Mbeki’s status did not stop her from fulfilling her dreams. She completed her national certificate in versatile broadcasting in 2012 and works for the TB HIV Care programme.

She says her decision to live publicly with HIV is based on a fear of other young girls being exposed to HIV unknowingly, and being taken advantage of by older men.

“I got infected by an older man. I guess I was stupid or not careful enough to allow him to do that. He had money and everything, he gave me a life that I never dreamed I could live … yet they give you this permanent thing that won’t go away.”

Eight years of HIV

In Tsakane, Ekurhuleni, Gugu Xaba, 27, walks us through the kitchen and into the sitting room. She sits on a three-seater leather couch covered in pink crocheted doilies. Xaba tells us why she decided to get tested and how that decision changed her life.

When she heard rumours about her ex-boyfriend collecting ARVs at a local clinic in 2012, she was unsettled and went to get tested. The results came back positive. “The first thing that came to mind was death,” Xaba says.

“I thought about a lot of things, one being rejection. I thought my mom was going to reject me because I am HIV positive. Fortunately, my mom is understanding. She told me everything is going to be okay.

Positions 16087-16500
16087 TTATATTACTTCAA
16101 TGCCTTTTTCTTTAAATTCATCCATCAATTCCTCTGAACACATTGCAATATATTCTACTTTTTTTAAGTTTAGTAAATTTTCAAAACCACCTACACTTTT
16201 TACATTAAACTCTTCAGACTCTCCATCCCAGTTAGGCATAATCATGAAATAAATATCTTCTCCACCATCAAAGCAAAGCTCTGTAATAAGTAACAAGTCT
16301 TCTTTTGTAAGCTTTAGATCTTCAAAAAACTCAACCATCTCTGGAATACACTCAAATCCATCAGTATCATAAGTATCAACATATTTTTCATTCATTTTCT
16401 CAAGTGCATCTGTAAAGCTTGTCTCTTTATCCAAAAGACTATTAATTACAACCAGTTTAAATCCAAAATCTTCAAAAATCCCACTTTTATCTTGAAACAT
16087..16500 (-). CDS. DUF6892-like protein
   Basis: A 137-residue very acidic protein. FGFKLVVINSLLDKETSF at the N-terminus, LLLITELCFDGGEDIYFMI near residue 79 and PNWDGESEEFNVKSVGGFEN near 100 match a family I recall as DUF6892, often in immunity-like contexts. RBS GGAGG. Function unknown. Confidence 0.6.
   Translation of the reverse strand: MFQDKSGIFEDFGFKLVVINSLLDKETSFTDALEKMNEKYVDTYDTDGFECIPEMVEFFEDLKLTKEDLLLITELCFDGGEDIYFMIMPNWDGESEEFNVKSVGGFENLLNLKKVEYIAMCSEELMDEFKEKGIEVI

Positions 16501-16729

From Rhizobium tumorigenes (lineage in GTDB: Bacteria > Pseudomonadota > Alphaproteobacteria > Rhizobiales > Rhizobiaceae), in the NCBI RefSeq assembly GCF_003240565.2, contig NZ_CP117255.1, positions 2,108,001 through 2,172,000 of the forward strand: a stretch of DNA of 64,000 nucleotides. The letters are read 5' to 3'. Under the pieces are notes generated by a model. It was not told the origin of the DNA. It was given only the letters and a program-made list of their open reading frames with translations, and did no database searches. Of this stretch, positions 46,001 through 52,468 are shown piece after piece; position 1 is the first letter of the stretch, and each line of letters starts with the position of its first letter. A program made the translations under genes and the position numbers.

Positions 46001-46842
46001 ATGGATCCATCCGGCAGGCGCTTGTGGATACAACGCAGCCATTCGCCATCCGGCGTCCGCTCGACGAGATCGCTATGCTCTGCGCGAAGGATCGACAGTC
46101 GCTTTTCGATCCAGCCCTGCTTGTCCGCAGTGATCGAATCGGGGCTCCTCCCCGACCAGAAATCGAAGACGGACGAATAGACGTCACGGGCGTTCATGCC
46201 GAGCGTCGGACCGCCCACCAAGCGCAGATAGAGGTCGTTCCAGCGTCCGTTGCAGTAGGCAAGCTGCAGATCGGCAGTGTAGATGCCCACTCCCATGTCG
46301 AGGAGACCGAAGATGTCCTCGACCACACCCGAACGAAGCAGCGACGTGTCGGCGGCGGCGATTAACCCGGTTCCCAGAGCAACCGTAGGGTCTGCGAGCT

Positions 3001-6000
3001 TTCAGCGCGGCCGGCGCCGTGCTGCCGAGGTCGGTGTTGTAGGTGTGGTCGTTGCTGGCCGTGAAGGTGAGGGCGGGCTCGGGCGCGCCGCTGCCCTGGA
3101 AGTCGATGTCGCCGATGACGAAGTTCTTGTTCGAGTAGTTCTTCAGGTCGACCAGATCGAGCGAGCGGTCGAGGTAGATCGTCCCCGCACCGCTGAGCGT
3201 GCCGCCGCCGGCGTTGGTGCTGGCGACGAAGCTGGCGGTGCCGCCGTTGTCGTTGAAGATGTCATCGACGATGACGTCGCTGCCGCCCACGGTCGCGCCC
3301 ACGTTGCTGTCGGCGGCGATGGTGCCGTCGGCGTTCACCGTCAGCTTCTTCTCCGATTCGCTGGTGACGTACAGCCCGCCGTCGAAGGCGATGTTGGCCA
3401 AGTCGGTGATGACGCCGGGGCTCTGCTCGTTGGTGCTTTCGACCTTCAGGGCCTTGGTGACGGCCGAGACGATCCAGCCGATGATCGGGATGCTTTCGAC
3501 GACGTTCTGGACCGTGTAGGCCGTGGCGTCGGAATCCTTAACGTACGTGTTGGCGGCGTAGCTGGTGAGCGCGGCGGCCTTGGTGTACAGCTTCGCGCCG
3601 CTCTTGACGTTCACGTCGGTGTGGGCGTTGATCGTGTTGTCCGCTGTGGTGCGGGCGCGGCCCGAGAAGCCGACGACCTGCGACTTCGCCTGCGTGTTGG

“Because I was working in the hospitality industry, I was thinking I was going to lose my job because some companies don’t want people living with HIV.”

Xaba says she didn’t use protection and knows that this made it possible for her to contract HIV.

A year after disclosing her status to her mother, Xaba went on a live television talk show and disclosed her status publicly. She says that brave decision came with a barrage of discrimination, especially from her neighbours. “Sometimes you could tell that they [her neighbours] were talking about me. I didn’t care, but sometimes it hurts. I wanted to live my life with no fear.”

Like others living with HIV, dating is not easy for Xaba. She says her boyfriend understands HIV and how it works. “My partner is HIV-negative. Some people are scared, we don’t blame them, they don’t have much information on HIV.”

She has joined several support groups and non-governmental organisations that have increased her knowledge about the virus. She now raises awareness about HIV and shares her story in schools and communities.

She admits that living with HIV is not easy. “Even though people see you disclosing your status and think it is an easy journey, it is not.”

Fighting the stigma